This example requires that the Python OpenID library is already installed. You can find that at

In order to support OpenID authentication, you'll only need two views. They can be linked to whatever URLs you like, but I've picked "/openid/" and "/openid/process/", with the following entries in

(r'^openid/$', 'myproject.openid.openid_form'),
(r'^openid/process/(?P<token>.*)/$', 'myproject.openid.process'),

The views need to make use of an OpenID consumer, which I initialize when the file is loaded. The below also makes use of an additional setting that I placed into, a constant to indicate where the OpenID library should store its state information.

def initializeOpenID ():
    global OID_CONSUMER
    OID_CONSUMER = openid.consumer.consumer.OpenIDConsumer (store)

initializeOpenID ()

Using global variables like above is bad practice. Try to avoid this if possible. -- NoahSlater

Another approach is to use the main Django database:

def _get_openid_consumer(request):
    # Force Django to open the database:

    store = SQLiteStore(django.db.connection.connection)
    return Consumer(request.session, store)

You'll need one view to allow the user to specify an OpenID URL to authenticate. The following method uses another addition called SITE_TOP_URL. (If there's a better way to get or specify this information, I'd like to know.)

You can use the sites module to get the current host name and construct a URL from there. -- NoahSlater

def openid_form (request): 
    class OpenIDManipulator (formfields.Manipulator): 
        def __init__ (self): 
            self.fields = (formfields.TextField (field_name="url", length=30, maxlength=50, is_required=True),) 
    manipulator = OpenIDManipulator () 
    errors = dict () 
    if request.method == 'POST':
        new_data = request.POST.copy () 
        openid_url = request.POST['url'] 
        if not openid_url: 
            errors['url'] = ['You must enter an OpenID URL.'] 
        if len (errors) == 0: 
            status, info = OID_CONSUMER.beginAuth (openid_url) 
            if status == openid.consumer.consumer.HTTP_FAILURE: 
                fmt = 'Failed to retrieve <q>%s</q>' + ': %s' % status 
                errors['url'] = fmt % (cgi.escape (openid_url),) 
            elif status == openid.consumer.consumer.PARSE_ERROR: 
                fmt = 'Could not find OpenID information in <q>%s</q>' 
                errors['url'] = fmt % (cgi.escape (openid_url),) 
            elif status == openid.consumer.consumer.SUCCESS: 
                return_to = SITE_TOP_URL + '/openid/process/%s' % info.token 
                redirect_url = OID_CONSUMER.constructRedirect (info, return_to, trust_root=SITE_TOP_URL) 
                return HttpResponseRedirect (redirect_url) 
                errors['url'] = ["Shouldn't happen"] 
        new_data = {} 
        errors = new_data = {} 
    form = formfields.FormWrapper (manipulator, new_data, errors)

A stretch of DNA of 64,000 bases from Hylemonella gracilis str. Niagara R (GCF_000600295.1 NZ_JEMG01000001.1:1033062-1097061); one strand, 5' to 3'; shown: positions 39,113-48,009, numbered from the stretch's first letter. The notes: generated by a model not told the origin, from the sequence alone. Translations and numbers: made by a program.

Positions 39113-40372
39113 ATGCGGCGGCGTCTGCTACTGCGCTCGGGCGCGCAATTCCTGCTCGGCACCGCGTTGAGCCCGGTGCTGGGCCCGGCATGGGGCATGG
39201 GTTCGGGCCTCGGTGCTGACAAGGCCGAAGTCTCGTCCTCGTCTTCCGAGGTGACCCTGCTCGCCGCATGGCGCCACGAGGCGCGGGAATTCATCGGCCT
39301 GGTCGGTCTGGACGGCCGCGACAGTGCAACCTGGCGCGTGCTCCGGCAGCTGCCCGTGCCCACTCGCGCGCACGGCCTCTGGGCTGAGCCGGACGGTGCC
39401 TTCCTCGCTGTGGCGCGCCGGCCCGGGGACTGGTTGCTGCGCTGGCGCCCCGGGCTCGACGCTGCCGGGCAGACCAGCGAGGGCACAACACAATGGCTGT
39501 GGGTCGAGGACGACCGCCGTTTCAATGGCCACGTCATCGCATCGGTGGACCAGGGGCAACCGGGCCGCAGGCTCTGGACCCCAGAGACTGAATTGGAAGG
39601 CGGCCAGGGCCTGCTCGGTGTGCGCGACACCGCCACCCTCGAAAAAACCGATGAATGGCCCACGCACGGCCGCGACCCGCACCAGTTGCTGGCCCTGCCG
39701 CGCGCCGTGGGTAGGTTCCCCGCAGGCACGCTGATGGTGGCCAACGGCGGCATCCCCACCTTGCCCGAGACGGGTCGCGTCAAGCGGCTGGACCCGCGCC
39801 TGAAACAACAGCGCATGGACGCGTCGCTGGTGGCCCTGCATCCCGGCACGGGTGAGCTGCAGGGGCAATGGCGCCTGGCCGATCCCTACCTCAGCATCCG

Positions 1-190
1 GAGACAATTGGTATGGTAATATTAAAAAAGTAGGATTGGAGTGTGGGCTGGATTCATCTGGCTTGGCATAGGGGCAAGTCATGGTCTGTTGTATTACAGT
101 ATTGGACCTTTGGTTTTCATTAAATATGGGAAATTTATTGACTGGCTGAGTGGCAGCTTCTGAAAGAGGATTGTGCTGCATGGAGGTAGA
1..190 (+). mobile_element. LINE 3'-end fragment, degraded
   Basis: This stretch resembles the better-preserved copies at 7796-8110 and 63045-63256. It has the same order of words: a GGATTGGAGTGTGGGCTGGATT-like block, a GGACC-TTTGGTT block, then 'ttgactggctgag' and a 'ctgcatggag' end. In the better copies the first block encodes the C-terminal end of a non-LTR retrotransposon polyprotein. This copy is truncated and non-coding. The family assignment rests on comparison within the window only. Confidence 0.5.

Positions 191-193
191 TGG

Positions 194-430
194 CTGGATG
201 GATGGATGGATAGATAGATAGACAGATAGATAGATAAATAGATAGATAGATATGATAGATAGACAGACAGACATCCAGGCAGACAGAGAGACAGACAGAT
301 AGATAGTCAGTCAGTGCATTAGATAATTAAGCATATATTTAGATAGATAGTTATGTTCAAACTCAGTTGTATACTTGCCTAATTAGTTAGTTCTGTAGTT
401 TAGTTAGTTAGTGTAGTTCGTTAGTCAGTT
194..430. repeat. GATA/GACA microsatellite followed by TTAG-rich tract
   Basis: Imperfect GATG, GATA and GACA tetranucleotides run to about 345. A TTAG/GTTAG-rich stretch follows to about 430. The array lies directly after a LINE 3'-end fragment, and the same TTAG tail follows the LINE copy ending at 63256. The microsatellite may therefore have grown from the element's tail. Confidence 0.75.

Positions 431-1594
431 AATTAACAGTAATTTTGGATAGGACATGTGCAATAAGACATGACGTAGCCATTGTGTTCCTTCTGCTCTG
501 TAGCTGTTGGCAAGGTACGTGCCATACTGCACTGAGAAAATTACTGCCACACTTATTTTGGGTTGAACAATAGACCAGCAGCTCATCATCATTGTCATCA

return render_to_response ('openid/openid', {'form': form})

And another to handle the result of the authentication:

def process (request, token=None):
    status, info = OID_CONSUMER.completeAuth (token, request.GET)

    if status == openid.consumer.consumer.FAILURE and info:
        message = 'Verification of "%s" failed.' % cgi.escape (info)
    elif status == openid.consumer.consumer.SUCCESS:
        if info:
            message = 'Successfully verified "%s".' % cgi.escape (info)
            message = 'Verification cancelled.'
        message = 'Verification failed.'

    request.user.add_message (message)
    return HttpResponseRedirect ('/') 

Obviously, at this point you'll want to do something useful such as making a record of the correspondence between the current user and the provided OpenID URL, and then to allow an OpenID authentication to authenticate the corresponding native user. (I haven't added these in the current example, but they could both be accomplished by edits to the process() method above.)

Finally, to allow the foregoing to actually work, you'll need some import statements at the top of your

import cgi
import openid.consumer.consumer
from myproject.settings import OPENID_DATASTORE_PATH,SITE_TOP_URL

... and have a form for the user to input their URL, with something like the following in it:

<form method="post" action=".">

<tr><th><label for="id_url">OpenID URL:</label></th><td>{{ form.url }}</td>
<td class="formError">{% if form.url.errors %}{{ form.url.errors|join:", " }}{% endif %}</td></tr>

<input type="submit" value="Authenticate"/>


A Implementation of this is available here

Some users reported problems getting this code to work. Another approach is to use the project django-authopenid which provides support for OpenID 2.x and has a working django example-project included. Read more here.

Last modified 15 years ago Last modified on Sep 21, 2009, 3:27:29 PM
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